Walkthrough: Automatically update SSM Agent (CLI) - AWS Systems Manager

Walkthrough: Automatically update SSM Agent (CLI)

The following procedure walks you through the process of creating a State Manager association using the AWS Command Line Interface (AWS CLI). The association automatically updates the SSM Agent according to a schedule that you specify. For more information about the SSM Agent, see Working with SSM Agent.

Note

Note the following details about automatically updating SSM Agent:

  • Beginning September 21, 2020, auto-update installs SSM Agent version 3.0. For more information, see SSM Agent version 3.

  • To be notified about SSM Agent updates, subscribe to the SSM Agent Release Notes page on GitHub.

Before you begin

Before you complete the following procedure, verify that you have at least one running EC2 instance for Linux or Windows Server that is configured for Systems Manager. For more information, see Systems Manager prerequisites.

Note

If you create an association by using either the AWS CLI or AWS Tools for Windows PowerShell, use the --Targets parameter to target instances, as shown in the following example. Don't use the --InstanceID parameter. The --InstanceID parameter is a legacy parameter.

To create an association for automatically updating SSM Agent

  1. Install and configure the AWS CLI, if you have not already.

    For information, see Install or upgrade AWS command line tools.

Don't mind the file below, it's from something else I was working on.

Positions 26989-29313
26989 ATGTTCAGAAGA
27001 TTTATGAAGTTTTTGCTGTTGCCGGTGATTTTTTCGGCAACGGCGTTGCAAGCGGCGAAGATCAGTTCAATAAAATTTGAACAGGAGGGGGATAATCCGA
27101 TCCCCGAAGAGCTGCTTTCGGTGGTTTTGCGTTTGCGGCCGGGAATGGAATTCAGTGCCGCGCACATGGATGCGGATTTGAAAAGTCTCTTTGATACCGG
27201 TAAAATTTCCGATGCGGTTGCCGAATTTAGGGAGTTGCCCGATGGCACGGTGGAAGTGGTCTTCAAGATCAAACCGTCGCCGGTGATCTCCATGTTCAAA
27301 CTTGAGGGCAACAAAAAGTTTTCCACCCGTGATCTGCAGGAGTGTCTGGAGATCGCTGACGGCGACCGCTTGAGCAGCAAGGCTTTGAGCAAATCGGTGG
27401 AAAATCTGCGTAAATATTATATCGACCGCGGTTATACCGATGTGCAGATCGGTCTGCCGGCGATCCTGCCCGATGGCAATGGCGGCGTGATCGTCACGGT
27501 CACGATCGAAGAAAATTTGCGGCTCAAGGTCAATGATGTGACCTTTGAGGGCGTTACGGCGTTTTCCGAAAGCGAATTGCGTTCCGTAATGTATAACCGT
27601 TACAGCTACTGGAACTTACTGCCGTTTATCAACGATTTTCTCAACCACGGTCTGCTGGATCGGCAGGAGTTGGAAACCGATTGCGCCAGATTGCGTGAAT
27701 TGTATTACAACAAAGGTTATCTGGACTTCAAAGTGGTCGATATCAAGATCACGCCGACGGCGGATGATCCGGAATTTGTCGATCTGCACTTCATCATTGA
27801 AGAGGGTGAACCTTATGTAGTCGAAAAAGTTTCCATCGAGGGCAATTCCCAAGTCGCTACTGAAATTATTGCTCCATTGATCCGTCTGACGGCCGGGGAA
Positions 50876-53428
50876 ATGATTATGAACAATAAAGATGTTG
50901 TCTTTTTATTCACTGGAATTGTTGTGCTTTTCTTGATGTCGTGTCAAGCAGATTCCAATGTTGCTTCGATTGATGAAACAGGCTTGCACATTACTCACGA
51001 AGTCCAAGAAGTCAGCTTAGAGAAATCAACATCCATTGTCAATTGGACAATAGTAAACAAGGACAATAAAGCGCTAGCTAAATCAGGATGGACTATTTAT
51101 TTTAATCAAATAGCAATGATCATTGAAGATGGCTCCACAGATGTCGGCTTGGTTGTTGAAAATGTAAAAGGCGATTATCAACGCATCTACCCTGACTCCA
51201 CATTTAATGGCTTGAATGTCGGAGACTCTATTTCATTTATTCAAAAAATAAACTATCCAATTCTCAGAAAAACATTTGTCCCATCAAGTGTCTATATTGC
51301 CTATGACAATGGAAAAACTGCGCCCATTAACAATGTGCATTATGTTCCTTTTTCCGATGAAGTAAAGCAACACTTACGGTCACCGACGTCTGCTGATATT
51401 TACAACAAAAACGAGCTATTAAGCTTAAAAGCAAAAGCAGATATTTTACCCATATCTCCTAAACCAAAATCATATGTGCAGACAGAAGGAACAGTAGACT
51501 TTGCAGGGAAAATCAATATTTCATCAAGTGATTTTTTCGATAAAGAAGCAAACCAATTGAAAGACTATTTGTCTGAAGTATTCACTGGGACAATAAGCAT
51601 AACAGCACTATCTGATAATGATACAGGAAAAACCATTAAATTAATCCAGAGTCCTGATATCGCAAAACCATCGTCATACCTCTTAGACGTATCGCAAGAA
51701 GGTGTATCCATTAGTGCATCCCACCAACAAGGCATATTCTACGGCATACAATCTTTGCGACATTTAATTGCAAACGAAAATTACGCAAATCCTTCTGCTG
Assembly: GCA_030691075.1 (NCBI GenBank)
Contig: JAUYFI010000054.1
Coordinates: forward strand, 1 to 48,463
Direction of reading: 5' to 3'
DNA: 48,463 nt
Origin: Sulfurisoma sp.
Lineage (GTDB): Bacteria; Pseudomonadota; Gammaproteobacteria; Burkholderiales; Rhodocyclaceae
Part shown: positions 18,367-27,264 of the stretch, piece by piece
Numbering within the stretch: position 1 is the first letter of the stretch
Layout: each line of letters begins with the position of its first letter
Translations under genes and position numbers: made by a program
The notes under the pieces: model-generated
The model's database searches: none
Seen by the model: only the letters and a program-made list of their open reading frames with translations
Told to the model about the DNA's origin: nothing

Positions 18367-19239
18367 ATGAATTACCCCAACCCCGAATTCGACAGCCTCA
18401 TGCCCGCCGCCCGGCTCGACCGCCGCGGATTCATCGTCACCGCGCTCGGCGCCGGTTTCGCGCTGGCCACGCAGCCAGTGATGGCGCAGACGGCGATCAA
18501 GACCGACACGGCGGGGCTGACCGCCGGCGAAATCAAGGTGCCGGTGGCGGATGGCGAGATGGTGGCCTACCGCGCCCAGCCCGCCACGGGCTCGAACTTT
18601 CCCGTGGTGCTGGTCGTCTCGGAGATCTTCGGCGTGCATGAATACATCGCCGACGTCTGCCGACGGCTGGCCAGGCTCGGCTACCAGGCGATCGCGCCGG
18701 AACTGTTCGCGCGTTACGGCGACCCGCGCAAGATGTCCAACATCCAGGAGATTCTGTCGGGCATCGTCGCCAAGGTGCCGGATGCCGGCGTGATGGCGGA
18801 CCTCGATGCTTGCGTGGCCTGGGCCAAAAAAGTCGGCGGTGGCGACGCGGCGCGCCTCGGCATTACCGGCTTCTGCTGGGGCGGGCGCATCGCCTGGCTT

2. Run the following command to create an association by targeting instances using Amazon EC2 tags. The Schedule parameter sets a schedule to run the association every Sunday morning at 2:00 a.m. (UTC).

    Linux
    aws ssm create-association \ --targets Key=tag:tag_key,Values=tag_value \ --name AWS-UpdateSSMAgent \ --schedule-expression "cron(0 2 ? * SUN *)"
    Windows
    aws ssm create-association ^ --targets Key=tag:tag_key,Values=tag_value ^ --name AWS-UpdateSSMAgent ^ --schedule-expression "cron(0 2 ? * SUN *)"
    Note

    State Manager associations do not support all cron and rate expressions. For more information about creating cron and rate expressions for associations, see Reference: Cron and rate expressions for Systems Manager.

    If you want, you can also target multiple instances by specifying instances IDs in a comma-separated list.

    Linux
    aws ssm create-association \ --targets Key=instanceids,Values=instance_ID,instance_ID,instance_ID \ --name document_name \ --schedule-expression "cron(0 2 ? * SUN *)"
    Windows
    aws ssm create-association ^ --targets Key=instanceids,Values=instance_ID,instance_ID,instance_ID ^ --name document_name ^ --schedule-expression "cron(0 2 ? * SUN *)"

    The system returns information like the following.

    {
        "AssociationDescription": {
            "ScheduleExpression": "cron(0 2 ? * SUN *)",
            "Name": "AWS-UpdateSSMAgent",
            "Overview": {
                "Status": "Pending",
                "DetailedStatus": "Creating"
            },
            "AssociationId": "123..............",
            "DocumentVersion": "$DEFAULT",
            "LastUpdateAssociationDate": 1504034257.98,
            "Date": 1504034257.98,
            "AssociationVersion": "1",
            "Targets": [
                {
                    "Values": [
                        "TagValue"
                    ],
                    "Key": "tag:TagKey"
                }
            ]
        }
    }

    The system attempts to create the association on the instance(s) and immediately apply the state. The association status shows Pending.

  3. Run the following command to view an updated status of the association you just created.

    aws ssm list-associations
    Note

    If your instances aren't running the most recent version of the SSM Agent, the status shows Failed. This is expected behavior. When a new version of SSM Agent is published, the association automatically installs the new agent, and the status shows Success.